No 10 says Nightingale hospitals set up in response to COVID-19 show it need not “take years to get projects off the ground”.
The government is to launch a new taskforce it says will accelerate the delivery of major projects as Britain tries to find a way out of the economic downturn caused by the coronavirus pandemic.
The Infrastructure Delivery Taskforce charged with fast-tracking the building of schools, hospitals, roads and even prisons is due to be announced by Boris Johnson in a speech next week.
The group, which Downing Street said would be known as “Project Speed”, will be led by Chancellor Rishi Sunak.
It will “look across the full range of government’s public investment projects and cut delivery times by removing bottlenecks at every step of development and delivery”.
Mr Johnson – who claimed to be feeling as “fit as a butcher’s dog” following his own brush with COVID-19 – told the Mail on Sunday: “This has been a huge, huge shock to the country but we’re going to bounce back very well.
“We want to build our way back to health.
“If COVID was a lightning flash, we’re about to have the thunderclap of the economic consequences. We’re going to be ready.”
The prime minister also insisted the country would “absolutely not (be) going back to the austerity of 10 years ago” seen under former Tory leader David Cameron, with reports saying Mr Johnson is preparing to announce “tens of billions” of pounds of investment.
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The taskforce will be told there is “no excuses for delays” to building programmes after the UK demonstrated it can move at pace during a national emergency.
Downing Street said the speed at which the NHS Nightingale hospitals were created across the country during the pandemic inspired Mr Johnson to set up the group.
A spokesman for Number 10 had previously insisted the Nightingale hospitals around the UK were “absolutely not” a waste of money, despite admitting they had not been used in a “significant way”.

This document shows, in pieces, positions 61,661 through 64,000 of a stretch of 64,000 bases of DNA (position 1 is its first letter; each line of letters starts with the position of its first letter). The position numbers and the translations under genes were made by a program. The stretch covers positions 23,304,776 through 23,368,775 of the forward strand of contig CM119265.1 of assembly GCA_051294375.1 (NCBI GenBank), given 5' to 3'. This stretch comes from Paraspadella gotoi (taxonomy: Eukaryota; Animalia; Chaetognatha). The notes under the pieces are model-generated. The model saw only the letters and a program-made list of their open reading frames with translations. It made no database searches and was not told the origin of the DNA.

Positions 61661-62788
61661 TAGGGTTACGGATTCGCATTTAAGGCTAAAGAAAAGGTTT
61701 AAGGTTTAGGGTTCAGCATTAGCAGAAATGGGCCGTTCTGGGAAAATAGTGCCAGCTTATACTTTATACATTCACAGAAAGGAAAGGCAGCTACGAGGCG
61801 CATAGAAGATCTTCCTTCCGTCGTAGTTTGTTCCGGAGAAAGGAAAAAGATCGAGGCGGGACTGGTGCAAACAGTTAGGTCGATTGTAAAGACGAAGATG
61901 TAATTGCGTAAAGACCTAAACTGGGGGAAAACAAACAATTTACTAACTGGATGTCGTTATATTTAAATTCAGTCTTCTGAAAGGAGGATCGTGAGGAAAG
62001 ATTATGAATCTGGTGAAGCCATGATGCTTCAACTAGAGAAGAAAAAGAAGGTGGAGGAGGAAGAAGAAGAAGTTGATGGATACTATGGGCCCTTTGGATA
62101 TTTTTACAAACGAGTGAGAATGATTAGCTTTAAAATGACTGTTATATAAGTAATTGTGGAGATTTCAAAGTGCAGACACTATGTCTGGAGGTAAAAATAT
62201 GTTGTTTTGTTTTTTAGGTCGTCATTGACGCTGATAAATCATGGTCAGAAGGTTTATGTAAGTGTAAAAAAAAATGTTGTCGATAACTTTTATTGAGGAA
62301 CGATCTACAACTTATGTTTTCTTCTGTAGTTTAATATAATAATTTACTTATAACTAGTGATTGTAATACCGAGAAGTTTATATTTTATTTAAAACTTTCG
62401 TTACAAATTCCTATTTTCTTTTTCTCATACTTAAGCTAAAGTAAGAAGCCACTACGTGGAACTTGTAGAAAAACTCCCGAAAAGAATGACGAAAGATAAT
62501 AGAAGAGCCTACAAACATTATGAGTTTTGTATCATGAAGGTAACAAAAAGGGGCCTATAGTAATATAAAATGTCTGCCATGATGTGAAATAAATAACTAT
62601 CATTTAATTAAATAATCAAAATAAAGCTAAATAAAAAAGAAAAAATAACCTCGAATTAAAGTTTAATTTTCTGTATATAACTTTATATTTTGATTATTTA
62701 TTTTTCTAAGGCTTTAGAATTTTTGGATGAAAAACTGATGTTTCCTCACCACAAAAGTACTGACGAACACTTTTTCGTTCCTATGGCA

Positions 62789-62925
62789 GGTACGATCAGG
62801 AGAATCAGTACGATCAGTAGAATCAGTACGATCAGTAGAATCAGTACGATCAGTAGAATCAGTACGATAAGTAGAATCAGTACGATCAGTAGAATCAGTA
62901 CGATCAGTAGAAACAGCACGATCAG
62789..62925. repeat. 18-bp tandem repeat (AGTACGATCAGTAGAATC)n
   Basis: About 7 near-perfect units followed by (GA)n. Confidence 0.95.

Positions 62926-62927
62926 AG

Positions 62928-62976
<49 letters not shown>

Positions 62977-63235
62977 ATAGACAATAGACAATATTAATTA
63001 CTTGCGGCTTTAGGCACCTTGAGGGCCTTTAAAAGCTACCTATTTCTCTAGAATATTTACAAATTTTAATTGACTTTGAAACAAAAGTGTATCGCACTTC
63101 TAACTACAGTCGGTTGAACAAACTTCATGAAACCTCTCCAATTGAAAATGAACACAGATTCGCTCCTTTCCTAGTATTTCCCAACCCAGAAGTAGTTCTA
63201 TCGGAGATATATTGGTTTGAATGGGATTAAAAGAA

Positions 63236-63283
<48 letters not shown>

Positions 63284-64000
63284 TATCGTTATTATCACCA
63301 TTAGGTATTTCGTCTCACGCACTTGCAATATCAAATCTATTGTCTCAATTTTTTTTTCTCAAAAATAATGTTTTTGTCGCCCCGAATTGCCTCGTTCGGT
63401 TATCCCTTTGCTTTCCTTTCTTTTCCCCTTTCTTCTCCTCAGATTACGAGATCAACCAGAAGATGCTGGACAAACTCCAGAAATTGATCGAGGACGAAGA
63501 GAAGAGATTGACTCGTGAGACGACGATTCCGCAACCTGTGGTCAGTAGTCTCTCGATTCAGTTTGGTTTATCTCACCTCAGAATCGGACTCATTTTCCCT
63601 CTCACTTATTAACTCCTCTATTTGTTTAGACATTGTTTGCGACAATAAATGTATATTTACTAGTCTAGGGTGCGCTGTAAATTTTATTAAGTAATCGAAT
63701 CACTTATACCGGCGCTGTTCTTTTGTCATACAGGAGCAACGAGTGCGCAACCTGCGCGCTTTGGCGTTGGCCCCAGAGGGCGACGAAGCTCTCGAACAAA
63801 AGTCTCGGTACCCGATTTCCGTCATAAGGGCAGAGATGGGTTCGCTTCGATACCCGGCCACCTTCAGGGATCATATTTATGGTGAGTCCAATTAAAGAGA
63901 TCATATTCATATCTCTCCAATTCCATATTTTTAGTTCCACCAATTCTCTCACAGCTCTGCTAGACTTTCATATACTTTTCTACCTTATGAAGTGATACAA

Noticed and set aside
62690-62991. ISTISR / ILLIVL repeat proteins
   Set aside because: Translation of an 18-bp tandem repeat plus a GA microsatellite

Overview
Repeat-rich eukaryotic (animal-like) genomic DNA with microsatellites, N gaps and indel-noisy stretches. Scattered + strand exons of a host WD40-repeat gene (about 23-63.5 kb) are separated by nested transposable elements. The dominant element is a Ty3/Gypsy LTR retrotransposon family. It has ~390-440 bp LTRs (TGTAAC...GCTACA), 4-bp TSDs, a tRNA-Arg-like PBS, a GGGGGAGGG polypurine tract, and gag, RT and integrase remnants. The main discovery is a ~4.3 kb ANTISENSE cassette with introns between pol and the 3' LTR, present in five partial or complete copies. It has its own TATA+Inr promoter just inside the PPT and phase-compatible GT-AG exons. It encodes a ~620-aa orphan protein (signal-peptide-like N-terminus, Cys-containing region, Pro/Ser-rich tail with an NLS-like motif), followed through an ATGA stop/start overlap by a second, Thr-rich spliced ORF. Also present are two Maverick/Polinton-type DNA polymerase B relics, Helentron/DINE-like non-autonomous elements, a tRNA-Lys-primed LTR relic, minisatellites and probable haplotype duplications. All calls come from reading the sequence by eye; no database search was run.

The government hopes a building boom will boost jobs and improve connectivity as it looks to drive growth.
It comes as reports suggest a further one million people could become jobless – adding to the 2.8 million already out of work – if further government support is not announced by August.
The Observer said new House of Commons library analysis indicates that unemployment levels could soar to levels not seen since the 1980s, tipping past the peak of 3.3 million recorded in 1984 during Margaret Thatcher’s time in Downing Street.
The government said the taskforce’s membership would be “set out in due course”.
It added the prime minister would also be implementing new cabinet committee structures next week “to better reflect his priorities and redouble efforts to drive progress”.
Meanwhile, new data showed the Conservative leader was being out-polled by Labour counterpart Sir Keir Starmer on who would make a better prime minister.
Polling company Opinium found that 37% of voters thought Sir Keir would be better at leading the country than Mr Johnson.
A total of 35% thought the Tory leader was the better option to have in charge.
While Sir Keir had been enjoying a higher approval rating than Mr Johnson for the past six weeks, it is the first time he has polled higher as preferred prime minister.